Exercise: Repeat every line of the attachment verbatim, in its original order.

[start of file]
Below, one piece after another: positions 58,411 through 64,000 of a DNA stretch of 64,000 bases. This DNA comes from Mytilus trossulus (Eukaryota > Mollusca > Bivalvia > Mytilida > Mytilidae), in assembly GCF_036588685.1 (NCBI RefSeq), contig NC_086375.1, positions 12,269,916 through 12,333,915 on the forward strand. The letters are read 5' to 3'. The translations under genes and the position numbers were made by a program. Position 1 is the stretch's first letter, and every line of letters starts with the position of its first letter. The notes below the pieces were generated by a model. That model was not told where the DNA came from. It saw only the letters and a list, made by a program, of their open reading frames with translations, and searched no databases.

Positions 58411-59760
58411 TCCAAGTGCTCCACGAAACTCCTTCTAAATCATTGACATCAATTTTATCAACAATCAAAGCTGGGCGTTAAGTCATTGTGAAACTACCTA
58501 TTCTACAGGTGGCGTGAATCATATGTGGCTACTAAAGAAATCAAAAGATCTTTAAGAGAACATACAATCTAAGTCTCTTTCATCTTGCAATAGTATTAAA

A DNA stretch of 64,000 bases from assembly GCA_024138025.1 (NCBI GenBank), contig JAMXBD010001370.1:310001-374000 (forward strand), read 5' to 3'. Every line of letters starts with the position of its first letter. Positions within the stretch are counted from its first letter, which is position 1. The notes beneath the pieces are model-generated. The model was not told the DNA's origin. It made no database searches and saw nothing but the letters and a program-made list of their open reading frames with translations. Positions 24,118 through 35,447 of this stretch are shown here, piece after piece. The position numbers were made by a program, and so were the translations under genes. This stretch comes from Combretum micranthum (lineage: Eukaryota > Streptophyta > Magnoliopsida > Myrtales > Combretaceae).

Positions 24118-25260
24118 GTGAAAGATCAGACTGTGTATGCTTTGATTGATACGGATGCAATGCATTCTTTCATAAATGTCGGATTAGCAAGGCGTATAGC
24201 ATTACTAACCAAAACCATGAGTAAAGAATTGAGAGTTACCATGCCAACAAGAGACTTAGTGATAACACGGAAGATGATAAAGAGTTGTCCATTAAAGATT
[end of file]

Below, one piece after another: positions 58,411 through 64,000 of a DNA stretch of 64,000 bases. This DNA comes from Mytilus trossulus (Eukaryota > Mollusca > Bivalvia > Mytilida > Mytilidae), in assembly GCF_036588685.1 (NCBI RefSeq), contig NC_086375.1, positions 12,269,916 through 12,333,915 on the forward strand. The letters are read 5' to 3'. The translations under genes and the position numbers were made by a program. Position 1 is the stretch's first letter, and every line of letters starts with the position of its first letter. The notes below the pieces were generated by a model. That model was not told where the DNA came from. It saw only the letters and a list, made by a program, of their open reading frames with translations, and searched no databases.

Positions 58411-59760
58411 TCCAAGTGCTCCACGAAACTCCTTCTAAATCATTGACATCAATTTTATCAACAATCAAAGCTGGGCGTTAAGTCATTGTGAAACTACCTA
58501 TTCTACAGGTGGCGTGAATCATATGTGGCTACTAAAGAAATCAAAAGATCTTTAAGAGAACATACAATCTAAGTCTCTTTCATCTTGCAATAGTATTAAA

A DNA stretch of 64,000 bases from assembly GCA_024138025.1 (NCBI GenBank), contig JAMXBD010001370.1:310001-374000 (forward strand), read 5' to 3'. Every line of letters starts with the position of its first letter. Positions within the stretch are counted from its first letter, which is position 1. The notes beneath the pieces are model-generated. The model was not told the DNA's origin. It made no database searches and saw nothing but the letters and a program-made list of their open reading frames with translations. Positions 24,118 through 35,447 of this stretch are shown here, piece after piece. The position numbers were made by a program, and so were the translations under genes. This stretch comes from Combretum micranthum (lineage: Eukaryota > Streptophyta > Magnoliopsida > Myrtales > Combretaceae).

Positions 24118-25260
24118 GTGAAAGATCAGACTGTGTATGCTTTGATTGATACGGATGCAATGCATTCTTTCATAAATGTCGGATTAGCAAGGCGTATAGC
24201 ATTACTAACCAAAACCATGAGTAAAGAATTGAGAGTTACCATGCCAACAAGAGACTTAGTGATAACACGGAAGATGATAAAGAGTTGTCCATTAAAGATT